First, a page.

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Sallust, The Jugurthine War (ed. John Selby Watson, Rev. John Selby Watson, M.A.), chapter 13 (search)
The report of so atrocious an outrage was soon spread through Africa. Fear seized on Adherbal, and on all who had been subject to Micipsa. The Numidians divided into two parties, the greater number following Adherbal, but the more warlike, Jugurtha; who, accordingly, armed as large a force as he could, brought several cities, partly by force and partly by their own consent, under his power, and prepared to make himself sovereign of the whole of Numidia. Adherbal, though he had sent embassadors
prepared for an armed resistance. When the matter, however, came to a contest, he was defeated, and fled from the field of battle into our province,XIII. Into our province] In Provinciam. "The word province, in this place, signifies that part of Africa which, after the destruction of Carthage, fell to the Romans by the right of conquest, in opposition to the kingdom of Micipsa."Wasse. and from thence hastened to Rome.
Jugurtha, having thus accomplished his purposes,Having thus accomplished his
Sallust, The Jugurthine War (ed. John Selby Watson, Rev. John Selby Watson, M.A.), chapter 17 (search)
My subject seems to require of me, in this place, a brief account of the situation of Africa, and of those nations in it with whom we have had war or alliances. But of those tracts and countries, which, from their heat, or difficulty of access, or
act description. Of the rest I shall speak with all possible brevity.
In the division of the earth, most writers consider Africa as a third part; a few admit only two divisions, Asia and Europe,XVII. Only two divisions Asia and Europe] Thus Varro, de the heaven is divided into regions, and the earth into Asia and Europe." See Broukh. ad Tibull., iv. 1, 176. and include Africa in Europe. It is bounded, on the west, by the strait connecting our sea with the ocean;The strait connecting our sea with se finds but few victims. Animals of a venomous nature they have in great numbers.
Concerning the original inhabitants of Africa, the settlers that afterward joined them, and the manner in which they intermingled, I shall offer the following brief ac
Sallust, The Jugurthine War (ed. John Selby Watson, Rev. John Selby Watson, M.A.), chapter 18 (search)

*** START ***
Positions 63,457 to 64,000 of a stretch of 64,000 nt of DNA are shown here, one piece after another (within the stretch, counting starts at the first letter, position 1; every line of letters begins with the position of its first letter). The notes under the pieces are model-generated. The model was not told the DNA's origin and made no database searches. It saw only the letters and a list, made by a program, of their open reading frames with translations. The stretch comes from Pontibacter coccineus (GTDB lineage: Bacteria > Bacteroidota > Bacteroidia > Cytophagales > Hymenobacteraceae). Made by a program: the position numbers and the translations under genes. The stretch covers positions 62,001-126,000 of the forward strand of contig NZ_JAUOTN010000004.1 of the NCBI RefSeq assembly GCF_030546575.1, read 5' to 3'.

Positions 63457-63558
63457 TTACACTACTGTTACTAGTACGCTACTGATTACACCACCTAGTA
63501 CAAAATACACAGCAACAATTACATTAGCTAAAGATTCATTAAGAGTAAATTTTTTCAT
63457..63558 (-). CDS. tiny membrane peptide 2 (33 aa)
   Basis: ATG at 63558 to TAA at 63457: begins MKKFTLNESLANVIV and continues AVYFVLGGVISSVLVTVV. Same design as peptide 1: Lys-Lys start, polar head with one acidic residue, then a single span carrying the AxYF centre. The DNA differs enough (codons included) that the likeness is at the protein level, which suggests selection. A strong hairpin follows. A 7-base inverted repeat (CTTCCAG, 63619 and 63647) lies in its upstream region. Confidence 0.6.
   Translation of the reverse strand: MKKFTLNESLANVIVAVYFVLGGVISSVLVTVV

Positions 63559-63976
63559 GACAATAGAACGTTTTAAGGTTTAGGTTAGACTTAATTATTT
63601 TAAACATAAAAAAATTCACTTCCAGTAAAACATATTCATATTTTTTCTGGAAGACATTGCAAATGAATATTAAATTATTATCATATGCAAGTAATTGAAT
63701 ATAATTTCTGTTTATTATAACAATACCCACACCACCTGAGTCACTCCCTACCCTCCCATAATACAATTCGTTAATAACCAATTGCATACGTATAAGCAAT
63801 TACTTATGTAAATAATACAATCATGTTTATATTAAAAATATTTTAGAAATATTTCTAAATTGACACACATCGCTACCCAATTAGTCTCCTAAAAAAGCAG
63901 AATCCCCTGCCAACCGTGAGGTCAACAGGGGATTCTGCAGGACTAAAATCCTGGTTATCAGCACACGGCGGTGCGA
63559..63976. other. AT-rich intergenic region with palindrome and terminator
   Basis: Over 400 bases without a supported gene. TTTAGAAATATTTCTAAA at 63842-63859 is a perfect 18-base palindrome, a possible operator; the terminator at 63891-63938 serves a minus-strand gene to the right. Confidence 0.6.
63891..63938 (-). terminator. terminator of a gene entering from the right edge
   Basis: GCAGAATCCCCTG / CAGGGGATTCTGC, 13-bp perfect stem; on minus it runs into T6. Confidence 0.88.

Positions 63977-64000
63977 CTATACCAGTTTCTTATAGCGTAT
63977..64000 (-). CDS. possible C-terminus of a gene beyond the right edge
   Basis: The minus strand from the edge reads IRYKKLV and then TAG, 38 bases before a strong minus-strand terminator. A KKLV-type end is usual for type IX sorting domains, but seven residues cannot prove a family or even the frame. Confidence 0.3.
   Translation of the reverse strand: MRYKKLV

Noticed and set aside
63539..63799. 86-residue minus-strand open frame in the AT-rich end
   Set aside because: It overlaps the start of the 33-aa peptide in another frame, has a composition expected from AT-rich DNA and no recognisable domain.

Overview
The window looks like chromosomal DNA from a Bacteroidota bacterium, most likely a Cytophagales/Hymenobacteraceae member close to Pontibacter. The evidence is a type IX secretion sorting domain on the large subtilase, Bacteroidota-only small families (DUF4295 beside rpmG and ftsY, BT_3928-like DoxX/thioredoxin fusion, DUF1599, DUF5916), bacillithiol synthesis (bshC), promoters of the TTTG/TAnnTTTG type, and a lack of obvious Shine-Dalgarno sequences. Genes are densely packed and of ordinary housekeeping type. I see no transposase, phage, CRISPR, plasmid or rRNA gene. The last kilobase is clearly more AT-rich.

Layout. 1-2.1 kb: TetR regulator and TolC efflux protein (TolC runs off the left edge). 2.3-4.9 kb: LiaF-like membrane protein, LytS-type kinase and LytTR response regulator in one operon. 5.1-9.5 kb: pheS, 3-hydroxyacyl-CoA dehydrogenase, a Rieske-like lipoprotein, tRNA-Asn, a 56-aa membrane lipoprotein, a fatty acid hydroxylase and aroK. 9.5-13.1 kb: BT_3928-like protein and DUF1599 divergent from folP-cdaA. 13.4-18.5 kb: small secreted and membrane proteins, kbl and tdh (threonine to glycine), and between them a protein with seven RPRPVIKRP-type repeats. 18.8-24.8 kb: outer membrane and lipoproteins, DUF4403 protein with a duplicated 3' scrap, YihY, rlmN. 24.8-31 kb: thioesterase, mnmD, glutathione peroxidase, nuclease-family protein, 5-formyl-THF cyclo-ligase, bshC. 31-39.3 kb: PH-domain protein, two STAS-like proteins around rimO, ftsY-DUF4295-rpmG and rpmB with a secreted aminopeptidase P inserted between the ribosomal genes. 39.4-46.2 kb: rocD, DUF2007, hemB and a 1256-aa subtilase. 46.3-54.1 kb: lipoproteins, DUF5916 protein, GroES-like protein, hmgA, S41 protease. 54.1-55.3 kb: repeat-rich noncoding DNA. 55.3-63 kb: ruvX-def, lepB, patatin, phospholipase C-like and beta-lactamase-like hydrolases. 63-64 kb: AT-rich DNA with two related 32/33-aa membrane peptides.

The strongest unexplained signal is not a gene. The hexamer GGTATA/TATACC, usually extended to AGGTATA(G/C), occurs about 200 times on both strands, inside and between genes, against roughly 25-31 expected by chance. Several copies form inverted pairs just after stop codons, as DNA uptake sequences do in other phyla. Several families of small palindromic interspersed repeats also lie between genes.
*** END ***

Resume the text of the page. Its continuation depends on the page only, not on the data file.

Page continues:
Africa, then, was originally occupied by the Getulians and Libyans,XVIII. Getulians and Libyans] Gœtuli et Libyes. "See Pompon. Mel. i. 4; Plin. H. N. v. 4, 6, 8, v. 2, xxi. 13; Herod. iv. 159, 168.
Greek writers properly to the Africans of the North coast, but frequently to the inhabitants of Africa in general. rude and uncivilized tribes, who subsisted on the flesh of wild animals, or, like ca from certain companions of Hercules. The point is not worth discussion. having sailed over into Africa, occupied the parts nearest to our sea.Our sea] The Mediterranean. See above, c. 17. The Persia clearly the sense, as deducible from the preceding portion of the text. At last nearly all lower Africa/un>Lower Africa] Africa pars inferior. The part nearest to the sea. The ancients called the mariAfrica] Africa pars inferior. The part nearest to the sea. The ancients called the maritime parts of a country the lower parts, and the inland parts the higher, taking the notion, probably, from the course of the rivers. Lower Egypt was the part at the mouth of the Nile. was occupied by
Sallust, The Jugurthine War (ed. John Selby Watson, Rev. John Selby Watson, M.A.), chapter 19 (search)
During the whole course of the civil war, he never once suffered any defeat, except in the case of his lieutenants; of whom Caius Curio fell in Africa, Caius Antonius was made prisoner in Illyricum, Publius Dolabella lost a fleet in the same Illyricum, and Cneius Domitius Calvinus, an army in Pontus. In every encounter with the enemy where he himself commanded, he came off with complete success; nor was the issue ever doubtful, except on two occasions: once at Dyrrachium, when, being obliged to give ground, and Pompey not pursuing his advantage, he said that "Pompey knew not how to conquer;" the other instance occurred in his last battle in Spain, when, despairing of the event, he even had thoughts of killing himself.
He was never deterred from any enterprise, nor retarded in the prosecution of it, by superstition.Religione; that is, the omens being unfavourable. When a victim, which he was about to offer in sacrifice, made its escape, he did not therefore defer his expedition against Scipio and Juba. And happening to fall, upon stepping out of the ship, he gave a lucky turn to the omen, by exclaiming, "I hold thee fast, Africa." To chide the prophecies which were spread abroad, that the name of the Scipios was, by the decrees of fate, fortunate and invincible in that province, he retained in the camp a profligate wretch, of the family of the Cornelii, who, on account of his scandalous life, was surnamed Salutio.
When the soldiers of the tenth legion at Rome demanded their discharge and rewards for their service, with violent threats and no small danger to the city, although the war was then raging in Africa, he did not hesitate, contrary to the advice of his friends, to meet the legion, and disband it. But addressing them by the title of "Quirites," instead of "Soldiers," he by this single word so thoroughly brought them round and changed their determination, that they immediately cried out they were htrary to the advice of his friends, to meet the legion, and disband it. But addressing them by the title of "Quirites," instead of "Soldiers," he by this single word so thoroughly brought them round and changed their determination, that they immediately cried out they were his " soldiers," and followed him to Africa, although he had refused their service. He nevertheless punished the most mutinous among them. with the loss of a third of their share in the plunder, and the land destined for them.